“Those that can’t do, teach.”
What does that even mean? The fact that this saying exists in our society is a problem in itself.
I deferred my acceptance into law school to accept a job, through the organization Teach for America, as an elementary school teacher at one of the lowest performing schools in Tennessee.
Because there is a desperate need for teachers in low-income communities.
I had the opportunity to meet some of my future colleagues shortly after being hired and learned that what I’ve signed up for is going to be hard…really hard.
As it turns out, a large percentage of children enrolled at the school have emotional disorders or are categorized as “special needs;” yet little is being done to assist them. In fact, many are not formally diagnosed.
This forces teachers to serve as counselors, babysitters, and maybe, hopefully, squeeze in some teaching, often times with little access to extra training.
This isn’t meant to criticize one particular school nor is it meant to serve as a reflection of Tennessee’s education system. Rather, I want to wash sunshine over a much larger problem:
A national education system that is deeply flawed when it comes to the poor.
One of the wealthiest nations, 23% of our 2013 budget goes to military spending while a paltry 3% goes to education. Some of the highest ranking schools in the world, especially in regard to higher education are in the U.S. But we also have some of the lowest. 40% of poor children aren’t prepared for primary school and those who live below the poverty line are 1.3 times more likely to have developmental delays or learning disabilities.
In our failure to address issues that impoverished communities’ face, we marginalize the poor instead of focusing on the issues that stymie these students‘ opportunities to achieve in school such as not having access to nutritious food or being stuck in under-performing districts. Teachers here don’t want to be assigned to many schools because of large classroom size and students who require significant behavior management due to special education needs.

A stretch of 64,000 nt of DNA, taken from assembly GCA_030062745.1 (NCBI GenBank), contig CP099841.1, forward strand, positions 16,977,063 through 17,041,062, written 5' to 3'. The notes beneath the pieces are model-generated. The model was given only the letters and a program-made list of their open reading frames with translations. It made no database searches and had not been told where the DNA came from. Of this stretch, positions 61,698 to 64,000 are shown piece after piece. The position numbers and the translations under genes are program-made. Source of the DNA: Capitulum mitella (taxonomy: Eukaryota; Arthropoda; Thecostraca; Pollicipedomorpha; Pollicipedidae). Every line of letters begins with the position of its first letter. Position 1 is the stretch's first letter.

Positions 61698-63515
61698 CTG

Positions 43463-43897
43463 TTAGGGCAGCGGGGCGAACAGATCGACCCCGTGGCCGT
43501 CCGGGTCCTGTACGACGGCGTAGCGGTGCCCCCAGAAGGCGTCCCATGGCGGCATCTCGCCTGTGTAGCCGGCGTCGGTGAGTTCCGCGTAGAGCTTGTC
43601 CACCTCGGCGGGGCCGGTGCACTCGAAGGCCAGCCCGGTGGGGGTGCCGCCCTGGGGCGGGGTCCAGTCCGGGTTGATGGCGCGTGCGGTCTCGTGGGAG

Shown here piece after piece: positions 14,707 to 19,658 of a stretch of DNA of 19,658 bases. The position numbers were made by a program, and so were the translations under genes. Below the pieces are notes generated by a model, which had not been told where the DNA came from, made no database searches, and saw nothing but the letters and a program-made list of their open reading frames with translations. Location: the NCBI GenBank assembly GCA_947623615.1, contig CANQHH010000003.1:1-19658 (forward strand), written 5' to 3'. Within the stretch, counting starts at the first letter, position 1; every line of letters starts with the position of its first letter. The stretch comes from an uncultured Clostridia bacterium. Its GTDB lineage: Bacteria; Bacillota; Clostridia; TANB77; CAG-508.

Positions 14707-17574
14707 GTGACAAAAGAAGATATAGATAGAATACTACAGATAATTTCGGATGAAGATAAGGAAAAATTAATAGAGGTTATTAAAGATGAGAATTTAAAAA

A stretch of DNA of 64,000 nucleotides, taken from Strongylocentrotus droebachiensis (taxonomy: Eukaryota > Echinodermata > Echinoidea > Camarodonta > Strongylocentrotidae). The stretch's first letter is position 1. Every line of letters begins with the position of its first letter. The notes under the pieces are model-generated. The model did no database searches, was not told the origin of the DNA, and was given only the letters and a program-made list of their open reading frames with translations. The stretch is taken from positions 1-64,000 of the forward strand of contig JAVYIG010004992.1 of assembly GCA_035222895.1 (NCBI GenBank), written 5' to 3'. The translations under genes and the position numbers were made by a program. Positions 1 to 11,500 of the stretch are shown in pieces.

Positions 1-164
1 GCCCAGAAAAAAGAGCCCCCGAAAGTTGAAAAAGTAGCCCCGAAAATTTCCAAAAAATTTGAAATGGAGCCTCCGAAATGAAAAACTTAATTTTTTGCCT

Many of these children suffer emotional, behavioral and, oftentimes, physical abuse. In turn, they “act up” in the classroom making it nearly impossible for teachers to provide the best opportunity for learning when they are managing a disruptive classroom. And for the students who genuinely want to learn? They’re out of luck.
Education is a basic human right.
This basic right is among of the most valuable because it leads to personal as well as societal growth. Students who get a firm hold on the first rung of upward mobility in the form of a solid education have a better shot at pulling themselves, their families, and communities out of poverty.
We know this.
We know that a country is only as strong as its weakest link.
We also know that while serving as catalysts for reform, programs such as Teach for America or The New Teacher Project shouldn’t exist in the first place.
Teaching should be as “prized” a job for a recent graduate as one on Wall Street or at a corporate law firm. After all, those entry-level associates would never have gotten as far as they have without the skills they mastered thanks to teachers–reading, writing or doing math.
Teaching requires a Master’s degree, sometimes a Ph.D., and continued extra training seminars and workshops. Maybe if we had more qualified teachers and more support, students, especially those more prone to dropping out, wouldn’t fall as often through the cracks.
This profession should be respected, and salaries and competition for teaching jobs should reflect that.
As I get ready to graduate and head to my Tennessee classroom, I am excited about my students, my colleagues, and the community I will call home. I’m also scared of letting them down. Still, my passion to make a difference in one student’s life by sparking imagination and confidence learned at school is more powerful than my fear of failing.
Washington, DC native and self-proclaimed Latina feminist Giuliana Cortese, is a senior at Georgetown University majoring in Women’s and Gender Studies and will relocate to Nashville, Tennessee for the next two years as a Teach for America corps member. When she isn’t writing, you can find her on a run, practicing yoga, museum hopping, or “thrifting.” Click here to read more about and connect with Giuliana.
Edited by: Viviana Hurtado, Ph.D.Where do you want to see our national conversation of education reform head?